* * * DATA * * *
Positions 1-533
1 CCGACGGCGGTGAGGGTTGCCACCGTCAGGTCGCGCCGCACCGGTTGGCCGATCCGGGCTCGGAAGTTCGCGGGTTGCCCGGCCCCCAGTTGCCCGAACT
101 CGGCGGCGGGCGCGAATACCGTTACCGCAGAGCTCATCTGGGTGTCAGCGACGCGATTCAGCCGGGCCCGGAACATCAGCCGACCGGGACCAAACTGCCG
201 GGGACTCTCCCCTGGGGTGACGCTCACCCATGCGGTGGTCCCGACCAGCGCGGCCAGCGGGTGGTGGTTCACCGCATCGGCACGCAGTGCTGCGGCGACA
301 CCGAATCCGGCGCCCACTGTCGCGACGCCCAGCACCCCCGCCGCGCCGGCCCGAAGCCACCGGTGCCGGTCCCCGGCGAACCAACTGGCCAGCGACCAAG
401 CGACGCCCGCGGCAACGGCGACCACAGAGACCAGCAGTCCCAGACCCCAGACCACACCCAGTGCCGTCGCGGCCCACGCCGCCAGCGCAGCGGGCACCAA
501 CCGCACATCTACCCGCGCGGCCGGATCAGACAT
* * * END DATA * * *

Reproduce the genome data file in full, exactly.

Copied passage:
Positions 1-533
1 CCGACGGCGGTGAGGGTTGCCACCGTCAGGTCGCGCCGCACCGGTTGGCCGATCCGGGCTCGGAAGTTCGCGGGTTGCCCGGCCCCCAGTTGCCCGAACT
101 CGGCGGCGGGCGCGAATACCGTTACCGCAGAGCTCATCTGGGTGTCAGCGACGCGATTCAGCCGGGCCCGGAACATCAGCCGACCGGGACCAAACTGCCG
201 GGGACTCTCCCCTGGGGTGACGCTCACCCATGCGGTGGTCCCGACCAGCGCGGCCAGCGGGTGGTGGTTCACCGCATCGGCACGCAGTGCTGCGGCGACA
301 CCGAATCCGGCGCCCACTGTCGCGACGCCCAGCACCCCCGCCGCGCCGGCCCGAAGCCACCGGTGCCGGTCCCCGGCGAACCAACTGGCCAGCGACCAAG
401 CGACGCCCGCGGCAACGGCGACCACAGAGACCAGCAGTCCCAGACCCCAGACCACACCCAGTGCCGTCGCGGCCCACGCCGCCAGCGCAGCGGGCACCAA
501 CCGCACATCTACCCGCGCGGCCGGATCAGACAT